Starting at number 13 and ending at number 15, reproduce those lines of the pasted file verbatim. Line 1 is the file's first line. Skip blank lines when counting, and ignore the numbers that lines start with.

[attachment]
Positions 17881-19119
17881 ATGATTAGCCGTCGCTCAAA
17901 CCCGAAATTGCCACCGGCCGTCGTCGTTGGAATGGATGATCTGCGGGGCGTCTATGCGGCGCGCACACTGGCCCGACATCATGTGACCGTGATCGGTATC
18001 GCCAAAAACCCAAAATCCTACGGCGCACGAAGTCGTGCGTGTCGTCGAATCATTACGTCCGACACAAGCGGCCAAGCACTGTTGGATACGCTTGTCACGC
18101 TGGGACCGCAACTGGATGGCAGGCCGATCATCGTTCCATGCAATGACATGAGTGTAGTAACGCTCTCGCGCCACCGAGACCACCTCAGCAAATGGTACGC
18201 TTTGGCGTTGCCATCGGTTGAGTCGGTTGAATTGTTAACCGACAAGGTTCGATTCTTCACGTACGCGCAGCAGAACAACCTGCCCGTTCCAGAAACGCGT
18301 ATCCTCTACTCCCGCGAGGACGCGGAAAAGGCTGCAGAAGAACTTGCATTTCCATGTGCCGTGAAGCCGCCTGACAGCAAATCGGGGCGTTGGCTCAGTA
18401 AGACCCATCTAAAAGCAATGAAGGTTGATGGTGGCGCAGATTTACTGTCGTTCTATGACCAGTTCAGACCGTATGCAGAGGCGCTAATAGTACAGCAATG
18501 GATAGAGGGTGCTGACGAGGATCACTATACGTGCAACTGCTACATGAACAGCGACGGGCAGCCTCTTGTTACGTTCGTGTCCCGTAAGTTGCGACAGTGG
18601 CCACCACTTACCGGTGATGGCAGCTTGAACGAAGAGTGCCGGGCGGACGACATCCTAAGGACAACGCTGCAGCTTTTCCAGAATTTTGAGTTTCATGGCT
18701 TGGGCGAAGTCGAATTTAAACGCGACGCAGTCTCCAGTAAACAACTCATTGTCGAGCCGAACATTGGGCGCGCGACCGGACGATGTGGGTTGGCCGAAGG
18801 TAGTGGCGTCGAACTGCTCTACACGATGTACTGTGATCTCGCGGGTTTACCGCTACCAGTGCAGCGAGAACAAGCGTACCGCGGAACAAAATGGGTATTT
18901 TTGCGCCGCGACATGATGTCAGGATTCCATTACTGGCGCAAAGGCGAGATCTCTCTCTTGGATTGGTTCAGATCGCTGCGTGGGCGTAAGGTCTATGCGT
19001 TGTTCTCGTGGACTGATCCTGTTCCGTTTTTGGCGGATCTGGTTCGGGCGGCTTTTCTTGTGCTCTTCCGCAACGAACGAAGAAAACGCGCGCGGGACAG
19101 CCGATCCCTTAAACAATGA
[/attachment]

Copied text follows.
18901 TTGCGCCGCGACATGATGTCAGGATTCCATTACTGGCGCAAAGGCGAGATCTCTCTCTTGGATTGGTTCAGATCGCTGCGTGGGCGTAAGGTCTATGCGT
19001 TGTTCTCGTGGACTGATCCTGTTCCGTTTTTGGCGGATCTGGTTCGGGCGGCTTTTCTTGTGCTCTTCCGCAACGAACGAAGAAAACGCGCGCGGGACAG
19101 CCGATCCCTTAAACAATGA